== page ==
Regarding the recent article about the low student retention rate at Augusta State University, let me speak from the high schools' point of view.
I inferred three charges against high schools in general that affect college retention rate: students are not prepared; grades are watered down; and high schools are not aligned with college curricula.
The college has a responsibility to set the criteria for admission to college. If your SAT standard for admission is 890, and somehow that's not working, raise the standard. Can't the college correlate GPAs from high schools with SAT results, plus look at the historical data from high schools to determine probable success?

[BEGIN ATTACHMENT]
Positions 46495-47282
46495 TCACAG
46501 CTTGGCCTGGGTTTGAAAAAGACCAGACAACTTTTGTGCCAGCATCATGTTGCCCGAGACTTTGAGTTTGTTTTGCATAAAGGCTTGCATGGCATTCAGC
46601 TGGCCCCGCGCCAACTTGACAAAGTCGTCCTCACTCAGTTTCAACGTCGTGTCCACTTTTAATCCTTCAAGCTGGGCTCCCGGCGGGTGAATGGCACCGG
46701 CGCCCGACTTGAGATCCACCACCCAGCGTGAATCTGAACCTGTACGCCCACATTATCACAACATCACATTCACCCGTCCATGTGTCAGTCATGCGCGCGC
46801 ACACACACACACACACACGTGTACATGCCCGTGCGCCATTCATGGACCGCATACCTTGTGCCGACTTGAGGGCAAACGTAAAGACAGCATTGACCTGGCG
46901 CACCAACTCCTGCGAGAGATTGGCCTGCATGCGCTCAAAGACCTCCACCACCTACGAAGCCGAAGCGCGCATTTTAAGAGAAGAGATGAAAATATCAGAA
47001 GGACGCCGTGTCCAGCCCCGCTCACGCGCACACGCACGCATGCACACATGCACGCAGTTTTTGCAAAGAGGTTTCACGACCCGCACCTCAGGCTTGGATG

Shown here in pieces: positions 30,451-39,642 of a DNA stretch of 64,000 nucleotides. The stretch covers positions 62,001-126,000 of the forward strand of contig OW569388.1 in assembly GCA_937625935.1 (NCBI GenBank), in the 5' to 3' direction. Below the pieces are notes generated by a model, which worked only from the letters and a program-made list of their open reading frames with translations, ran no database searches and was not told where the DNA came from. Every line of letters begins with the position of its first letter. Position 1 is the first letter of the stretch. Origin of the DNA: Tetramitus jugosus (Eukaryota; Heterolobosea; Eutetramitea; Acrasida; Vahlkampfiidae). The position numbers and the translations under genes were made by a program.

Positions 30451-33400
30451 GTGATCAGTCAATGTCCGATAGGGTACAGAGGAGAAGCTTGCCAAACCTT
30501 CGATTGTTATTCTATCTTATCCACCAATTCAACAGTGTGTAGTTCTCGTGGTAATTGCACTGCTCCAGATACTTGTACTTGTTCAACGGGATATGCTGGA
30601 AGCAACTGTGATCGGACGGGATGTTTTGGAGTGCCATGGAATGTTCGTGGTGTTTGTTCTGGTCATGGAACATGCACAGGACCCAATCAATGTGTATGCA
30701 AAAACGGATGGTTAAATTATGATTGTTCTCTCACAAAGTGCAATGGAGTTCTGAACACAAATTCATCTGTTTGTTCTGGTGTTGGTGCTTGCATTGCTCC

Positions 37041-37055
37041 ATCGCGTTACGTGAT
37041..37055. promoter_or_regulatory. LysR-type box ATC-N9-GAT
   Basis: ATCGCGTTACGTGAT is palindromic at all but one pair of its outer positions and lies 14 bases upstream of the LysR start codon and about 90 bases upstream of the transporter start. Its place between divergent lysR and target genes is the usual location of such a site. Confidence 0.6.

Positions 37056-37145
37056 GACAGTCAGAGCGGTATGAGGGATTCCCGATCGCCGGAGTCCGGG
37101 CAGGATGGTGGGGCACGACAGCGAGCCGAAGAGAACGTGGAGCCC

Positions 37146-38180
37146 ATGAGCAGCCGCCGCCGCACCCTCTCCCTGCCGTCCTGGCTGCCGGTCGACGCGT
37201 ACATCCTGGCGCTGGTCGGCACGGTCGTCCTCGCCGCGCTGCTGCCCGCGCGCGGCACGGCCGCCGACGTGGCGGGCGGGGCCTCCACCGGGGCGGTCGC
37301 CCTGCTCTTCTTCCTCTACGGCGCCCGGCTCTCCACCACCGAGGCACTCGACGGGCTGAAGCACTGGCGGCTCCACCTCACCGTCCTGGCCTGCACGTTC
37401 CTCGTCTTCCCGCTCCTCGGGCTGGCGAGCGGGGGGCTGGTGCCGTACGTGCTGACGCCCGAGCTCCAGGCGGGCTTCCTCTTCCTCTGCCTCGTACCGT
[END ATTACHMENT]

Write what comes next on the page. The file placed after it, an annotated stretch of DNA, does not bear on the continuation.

When the president of the Southern Regional Educational Board complained about alignment of high school and college curricula, he forgot to say that the SREB has been trying to do this since 1965. The current president of the SREB has specifically tried to align the core courses since 2005. What's the holdup?
Finally, if you check the freshman English Web site at ASU, you will find they will teach the course - not that students must have all the skills when you walk though the door; faculty actually will give instruction. Who checks to see if the professors are living up to their part of the formula?
Bob Warren, Norwood